ORANGE, CA — The Global Organization of People of Indian Origin (GOPIO) paid tribute to Indian pioneers and patriots who paved the way for freedom for future generations at the Tandoor Cuisine of India restaurant here on July 4. GOPIO-International chairman Inder Singh coordinated the seminar, a joint effort of...
Kewal Kanda, past president of GOPIO-LA and current treasurer of GOPIO-International, recounted how Indians began arriving in the US and Canada at the beginning of the 20th century.
Most of the first arrivals were Punjabi Sikhs who came in search of work and accepted lower wage jobs that local unionized white labor did not want. The workers were attacked and robbed of their hard earned money, jewelry, and other valuable property, he said. Ashok Madan, president NFIA, spoke about the “Hindustan Association of the Pacific Coast,” founded in Astoria, Oregon, on April 23, 1913, that later became the Gadar Party, which by then was formed to throw British colonialism out of India.
Dilip Butani, president GOPIO-OC, spoke about the struggle Indians faced in obtaining U.S. citizenship. In 1923, the U.S. Supreme Court ruled that while Indians are Caucasians, they were not “white” and were therefore ineligible for U.S. citizenship.
Through the lobbying efforts of J.J. Singh, Mubarak Ali Khan, Anup Singh, Haridas Muzumdar, Taraknath Das and Dilip Singh Saund, President Harry Truman on July 2, 1946, signed into law the Luce-Cellar bill that allowed Indians to obtain U.S. citizenship, he noted. Navin Gupta, president GOPIO-LA, pointed out how Indian Americans, after realizing their American dream, had been giving back to the community, not only in US but also in India.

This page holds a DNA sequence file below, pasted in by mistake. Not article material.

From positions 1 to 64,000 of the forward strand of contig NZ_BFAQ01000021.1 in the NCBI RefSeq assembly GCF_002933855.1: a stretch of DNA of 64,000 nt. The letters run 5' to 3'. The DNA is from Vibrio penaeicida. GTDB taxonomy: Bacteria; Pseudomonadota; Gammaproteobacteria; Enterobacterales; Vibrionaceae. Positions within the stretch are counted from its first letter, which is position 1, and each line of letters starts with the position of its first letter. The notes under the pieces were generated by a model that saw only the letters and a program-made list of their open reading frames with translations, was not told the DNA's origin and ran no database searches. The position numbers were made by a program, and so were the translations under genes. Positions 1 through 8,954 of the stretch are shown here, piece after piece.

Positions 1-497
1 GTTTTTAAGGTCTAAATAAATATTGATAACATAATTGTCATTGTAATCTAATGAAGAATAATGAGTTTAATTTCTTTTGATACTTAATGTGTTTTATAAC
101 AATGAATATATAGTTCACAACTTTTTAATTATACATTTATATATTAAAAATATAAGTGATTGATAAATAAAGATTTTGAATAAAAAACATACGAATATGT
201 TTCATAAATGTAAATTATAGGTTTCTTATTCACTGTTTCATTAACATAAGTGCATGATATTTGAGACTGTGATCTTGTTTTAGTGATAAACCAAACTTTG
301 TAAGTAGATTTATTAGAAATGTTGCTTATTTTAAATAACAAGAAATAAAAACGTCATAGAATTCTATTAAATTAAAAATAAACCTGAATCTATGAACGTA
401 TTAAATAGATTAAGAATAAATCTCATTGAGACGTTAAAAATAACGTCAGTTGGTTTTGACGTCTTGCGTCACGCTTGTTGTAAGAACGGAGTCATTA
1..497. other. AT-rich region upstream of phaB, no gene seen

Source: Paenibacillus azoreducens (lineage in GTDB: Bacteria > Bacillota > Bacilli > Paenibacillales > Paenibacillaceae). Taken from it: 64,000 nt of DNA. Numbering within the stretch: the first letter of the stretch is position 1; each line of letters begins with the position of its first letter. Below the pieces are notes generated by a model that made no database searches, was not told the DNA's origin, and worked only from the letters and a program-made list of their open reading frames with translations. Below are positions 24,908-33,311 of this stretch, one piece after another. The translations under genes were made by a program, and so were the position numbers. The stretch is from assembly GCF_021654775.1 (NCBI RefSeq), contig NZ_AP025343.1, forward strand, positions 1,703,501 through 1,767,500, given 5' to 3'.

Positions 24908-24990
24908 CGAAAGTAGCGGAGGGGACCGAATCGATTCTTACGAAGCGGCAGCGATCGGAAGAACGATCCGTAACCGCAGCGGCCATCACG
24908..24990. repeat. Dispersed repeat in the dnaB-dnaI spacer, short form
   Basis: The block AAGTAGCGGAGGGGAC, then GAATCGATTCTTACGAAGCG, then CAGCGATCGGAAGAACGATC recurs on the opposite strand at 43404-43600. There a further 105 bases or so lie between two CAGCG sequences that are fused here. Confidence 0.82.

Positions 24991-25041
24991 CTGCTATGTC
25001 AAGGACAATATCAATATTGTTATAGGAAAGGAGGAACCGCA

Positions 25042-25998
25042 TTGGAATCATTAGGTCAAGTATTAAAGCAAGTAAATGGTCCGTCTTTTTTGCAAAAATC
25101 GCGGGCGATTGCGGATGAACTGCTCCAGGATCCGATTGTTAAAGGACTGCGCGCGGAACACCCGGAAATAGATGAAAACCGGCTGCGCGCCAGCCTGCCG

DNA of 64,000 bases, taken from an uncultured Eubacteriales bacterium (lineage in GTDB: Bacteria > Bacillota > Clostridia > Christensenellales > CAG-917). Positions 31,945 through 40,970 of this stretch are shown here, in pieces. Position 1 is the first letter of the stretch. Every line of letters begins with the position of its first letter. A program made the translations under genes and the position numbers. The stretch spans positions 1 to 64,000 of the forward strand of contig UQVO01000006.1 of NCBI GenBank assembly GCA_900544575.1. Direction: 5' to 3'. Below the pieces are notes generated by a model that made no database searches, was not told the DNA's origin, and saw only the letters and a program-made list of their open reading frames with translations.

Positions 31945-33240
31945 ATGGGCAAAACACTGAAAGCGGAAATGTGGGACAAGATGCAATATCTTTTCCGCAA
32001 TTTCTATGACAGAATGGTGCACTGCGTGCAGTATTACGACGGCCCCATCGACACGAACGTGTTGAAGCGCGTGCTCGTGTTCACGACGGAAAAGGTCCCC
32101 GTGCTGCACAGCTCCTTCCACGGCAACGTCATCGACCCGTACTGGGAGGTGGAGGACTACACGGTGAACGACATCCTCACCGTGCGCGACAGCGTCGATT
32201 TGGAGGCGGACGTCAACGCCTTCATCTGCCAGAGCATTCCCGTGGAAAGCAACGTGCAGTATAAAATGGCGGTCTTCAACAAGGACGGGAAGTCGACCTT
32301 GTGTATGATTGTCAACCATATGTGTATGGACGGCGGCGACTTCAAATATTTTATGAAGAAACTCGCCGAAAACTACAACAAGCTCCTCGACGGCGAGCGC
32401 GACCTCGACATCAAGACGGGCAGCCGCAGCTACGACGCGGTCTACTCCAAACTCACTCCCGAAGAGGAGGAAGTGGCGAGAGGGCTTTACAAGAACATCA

Some of the biggest donors are Dr. Amar Bose (Bose shares), Dr. Prem Reddy ($40 million), Rajendra Vattikutti ($40 million), Monte Ahuja and his wife ($30 million), Gururaj Deshpande and his wife ($20 million), and Dr. Vikram Patel and his wife ($18.5 million), he said. Yash Singh, president of the Rajput Association of America, spoke about the sacrifices of Sohan Singh Bhakna, who was tried in the Lahore Conspiracy Case, was sentenced to life in prison in the Andaman and after his release continued to agitate for the rights of farmers. Singh also spoke about Kartar Singh Sarabha, who returned to India in September 1914 to mobilize Punjabis for revolution. Rissaldar Ganda Singh, a traitor, had him arrested and tried in Lahore. Hanged at the age of 19, he became Shaheed Kartar Singh Sarabha. Vasu Pawar, past president UFICA, spoke about Vishnu Ganesh Pingle, another Gadarite who was hanged in 1917, and Lala Hardyal, a former general secretary of the Gadar Party who escaped arrest by the British in India and in 1930 earned a doctorate degree from the University of London. Maqbool Qadri spoke about Maulana Barkatullah, the anti-British revolutionary who formed an Indian government in exile in Afghanistan in 1915 and became prime minister, with Raja Mahendra Prasad as president. He died in San Francisco on Sept. 20, 1927. The seminar concluded with a Q& A session and the vote of thanks by Aparna Hande. Lunch was provided by Tandoor Cuisine of India.